Loughborough University
Leicestershire, UK
LE11 3TU
+44 (0)1509 263171
Loughborough University

Sports Biomechanics and Motor Control Research Group

Cricket - Fast Bowling

Biomechanics research into cricket at Loughborough has focused on improving our understanding of the relationships between fast bowling technique and improvements in performance and the likelihood of injury. An experimental approach has been used to investigate both of these relationships for elite male fast bowlers based upon data collected annually at the National Cricket Performance Centre at Loughborough (pictured below) This research was carried out by Dr Peter Worthington in collaboration with a range of staff from the ECB including Dr Craig Ranson, former lead physiotherapist, ECB and Kevin Shine, Lead fast bowling coach, ECB:
http://www.lboro.ac.uk/microsites/view/ss09/view_ss09/innings/index.html.
http://www.skysports.com/watch/video/tv-shows/cricket-am/8863642/cricket-am-science-of-cricket.
http://www.independent.co.uk/sport/cricket/100mph-and-rising-the-science-of-fast-bowling-7917880.html.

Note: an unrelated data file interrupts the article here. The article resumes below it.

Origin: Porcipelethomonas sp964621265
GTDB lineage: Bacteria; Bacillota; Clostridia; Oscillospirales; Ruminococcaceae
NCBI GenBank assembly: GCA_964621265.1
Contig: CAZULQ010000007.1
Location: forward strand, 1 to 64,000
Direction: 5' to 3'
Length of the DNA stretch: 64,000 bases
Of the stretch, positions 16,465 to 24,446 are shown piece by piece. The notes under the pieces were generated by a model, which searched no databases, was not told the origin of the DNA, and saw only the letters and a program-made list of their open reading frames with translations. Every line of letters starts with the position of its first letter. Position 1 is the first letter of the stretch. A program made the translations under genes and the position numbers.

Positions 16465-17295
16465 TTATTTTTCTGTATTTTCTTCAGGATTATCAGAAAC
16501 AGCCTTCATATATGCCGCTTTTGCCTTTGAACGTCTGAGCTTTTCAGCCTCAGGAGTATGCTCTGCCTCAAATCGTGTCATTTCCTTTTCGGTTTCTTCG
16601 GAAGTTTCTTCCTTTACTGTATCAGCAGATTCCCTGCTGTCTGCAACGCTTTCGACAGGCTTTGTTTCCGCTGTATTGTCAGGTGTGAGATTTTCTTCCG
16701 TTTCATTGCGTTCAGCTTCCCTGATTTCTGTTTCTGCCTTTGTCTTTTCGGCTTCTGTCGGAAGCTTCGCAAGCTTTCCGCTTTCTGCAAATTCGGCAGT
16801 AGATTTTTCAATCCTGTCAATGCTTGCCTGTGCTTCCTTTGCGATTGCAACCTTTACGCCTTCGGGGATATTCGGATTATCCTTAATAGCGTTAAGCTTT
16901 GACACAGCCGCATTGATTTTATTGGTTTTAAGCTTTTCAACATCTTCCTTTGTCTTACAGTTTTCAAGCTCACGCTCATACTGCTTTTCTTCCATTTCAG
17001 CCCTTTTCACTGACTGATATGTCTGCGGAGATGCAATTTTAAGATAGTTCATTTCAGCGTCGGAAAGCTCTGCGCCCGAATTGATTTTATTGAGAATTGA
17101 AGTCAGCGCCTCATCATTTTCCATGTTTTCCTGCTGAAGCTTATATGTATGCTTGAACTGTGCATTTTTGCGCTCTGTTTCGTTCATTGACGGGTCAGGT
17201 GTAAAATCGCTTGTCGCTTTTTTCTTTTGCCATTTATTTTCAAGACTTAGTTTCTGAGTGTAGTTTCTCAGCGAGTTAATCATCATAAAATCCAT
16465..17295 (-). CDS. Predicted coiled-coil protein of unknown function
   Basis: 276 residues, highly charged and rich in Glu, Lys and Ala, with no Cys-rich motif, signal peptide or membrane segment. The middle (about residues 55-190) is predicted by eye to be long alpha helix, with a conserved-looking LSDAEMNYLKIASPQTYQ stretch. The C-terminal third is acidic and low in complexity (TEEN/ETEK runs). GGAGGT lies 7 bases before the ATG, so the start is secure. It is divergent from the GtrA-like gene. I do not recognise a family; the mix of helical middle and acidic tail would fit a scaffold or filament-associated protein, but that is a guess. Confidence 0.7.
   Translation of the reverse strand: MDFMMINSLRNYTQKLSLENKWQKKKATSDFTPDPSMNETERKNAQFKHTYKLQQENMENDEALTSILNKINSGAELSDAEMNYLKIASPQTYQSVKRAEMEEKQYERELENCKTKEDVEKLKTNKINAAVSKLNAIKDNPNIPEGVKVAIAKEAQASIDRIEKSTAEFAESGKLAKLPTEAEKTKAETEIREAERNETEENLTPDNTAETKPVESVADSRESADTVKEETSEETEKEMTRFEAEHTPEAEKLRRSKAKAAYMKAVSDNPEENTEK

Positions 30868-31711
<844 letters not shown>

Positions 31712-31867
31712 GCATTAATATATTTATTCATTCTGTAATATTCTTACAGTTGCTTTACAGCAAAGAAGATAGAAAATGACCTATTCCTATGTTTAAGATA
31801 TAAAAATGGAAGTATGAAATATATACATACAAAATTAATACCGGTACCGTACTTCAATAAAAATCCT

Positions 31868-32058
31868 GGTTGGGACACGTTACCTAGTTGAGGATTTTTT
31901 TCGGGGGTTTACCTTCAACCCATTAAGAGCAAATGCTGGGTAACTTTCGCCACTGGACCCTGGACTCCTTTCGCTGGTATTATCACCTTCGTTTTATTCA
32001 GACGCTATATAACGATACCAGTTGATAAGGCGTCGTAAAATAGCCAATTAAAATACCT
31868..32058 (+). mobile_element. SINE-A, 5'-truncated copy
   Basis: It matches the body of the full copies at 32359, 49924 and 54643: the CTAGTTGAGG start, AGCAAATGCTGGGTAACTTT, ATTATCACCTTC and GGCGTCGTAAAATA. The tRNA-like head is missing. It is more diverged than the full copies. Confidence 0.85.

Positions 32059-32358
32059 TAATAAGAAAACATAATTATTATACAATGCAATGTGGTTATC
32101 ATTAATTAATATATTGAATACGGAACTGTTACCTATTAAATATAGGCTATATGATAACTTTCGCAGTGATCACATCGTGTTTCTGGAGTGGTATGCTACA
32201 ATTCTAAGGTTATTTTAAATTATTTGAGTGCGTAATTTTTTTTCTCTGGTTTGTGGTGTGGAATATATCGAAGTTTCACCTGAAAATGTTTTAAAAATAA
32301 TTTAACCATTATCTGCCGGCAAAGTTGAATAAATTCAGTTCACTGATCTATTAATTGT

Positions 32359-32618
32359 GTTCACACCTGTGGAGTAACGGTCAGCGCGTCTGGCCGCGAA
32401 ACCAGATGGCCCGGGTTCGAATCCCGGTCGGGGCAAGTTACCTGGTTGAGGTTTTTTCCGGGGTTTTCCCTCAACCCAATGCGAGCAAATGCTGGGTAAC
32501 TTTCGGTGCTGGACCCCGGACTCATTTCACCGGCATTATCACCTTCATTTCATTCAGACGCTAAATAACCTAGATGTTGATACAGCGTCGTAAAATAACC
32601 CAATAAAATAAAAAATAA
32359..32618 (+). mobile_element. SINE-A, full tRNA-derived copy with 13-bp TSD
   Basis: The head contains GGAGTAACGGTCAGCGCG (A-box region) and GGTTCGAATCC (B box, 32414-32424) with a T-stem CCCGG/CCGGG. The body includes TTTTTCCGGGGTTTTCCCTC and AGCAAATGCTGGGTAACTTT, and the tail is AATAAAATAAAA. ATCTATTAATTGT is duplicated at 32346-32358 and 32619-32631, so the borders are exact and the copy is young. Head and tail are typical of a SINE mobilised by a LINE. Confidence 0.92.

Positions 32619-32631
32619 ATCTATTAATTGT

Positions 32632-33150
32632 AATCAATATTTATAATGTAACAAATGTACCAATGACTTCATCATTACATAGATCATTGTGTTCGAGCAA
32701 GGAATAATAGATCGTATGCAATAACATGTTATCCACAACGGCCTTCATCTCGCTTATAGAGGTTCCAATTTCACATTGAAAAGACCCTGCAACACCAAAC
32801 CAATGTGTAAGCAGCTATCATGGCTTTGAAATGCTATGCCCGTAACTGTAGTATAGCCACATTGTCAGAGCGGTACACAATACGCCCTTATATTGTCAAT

http://www.ecbtv.co.uk/video/i/2834245/title/embracing-science.

Cricket
    academyIn terms of injury potential (lumbar stress injuries) the research has moved away from the traditional back foot contact bowling action classification system and focused on the front foot contact phase of the delivery stride where the spinal postures are extreme and loading on the lower back is greatest. It is proposed that concurrent lower trunk extension, rotation, and extreme side-flexion during the early part of the front foot contact phase of the bowling action, at a time when ground reaction forces are also high, is the most important mechanical factor in lumbar stress injuries.

From a performance point of view the research has focused on the relationship between technique, ground reaction forces and ball speed. In particular, increased ball speed has been linked to a faster run-up, a longer delivery stride and delaying the swing of the bowling arm for a range of fast bowlers. In terms of ground reaction forces, increased ball speed has been strongly correlated with horizontal impulse and inversely related to peak vertical ground reaction force, vertical loading rates and horizontal loading rates. These results contradict some of the current beliefs in cricket but tie in very closely with javelin research and suggest that the fastest bowlers maximise their horizontal breaking impulse during front foot contact as opposed to peak ground reaction forces and loading rates.

More recently Dr Paul Felton has investigated optimum performance in fast bowling using a subject-specific computer simulation model.

Current projects on fast bowling

Any enquires into biomechanics cricket research should be directed towards Dr Mark King

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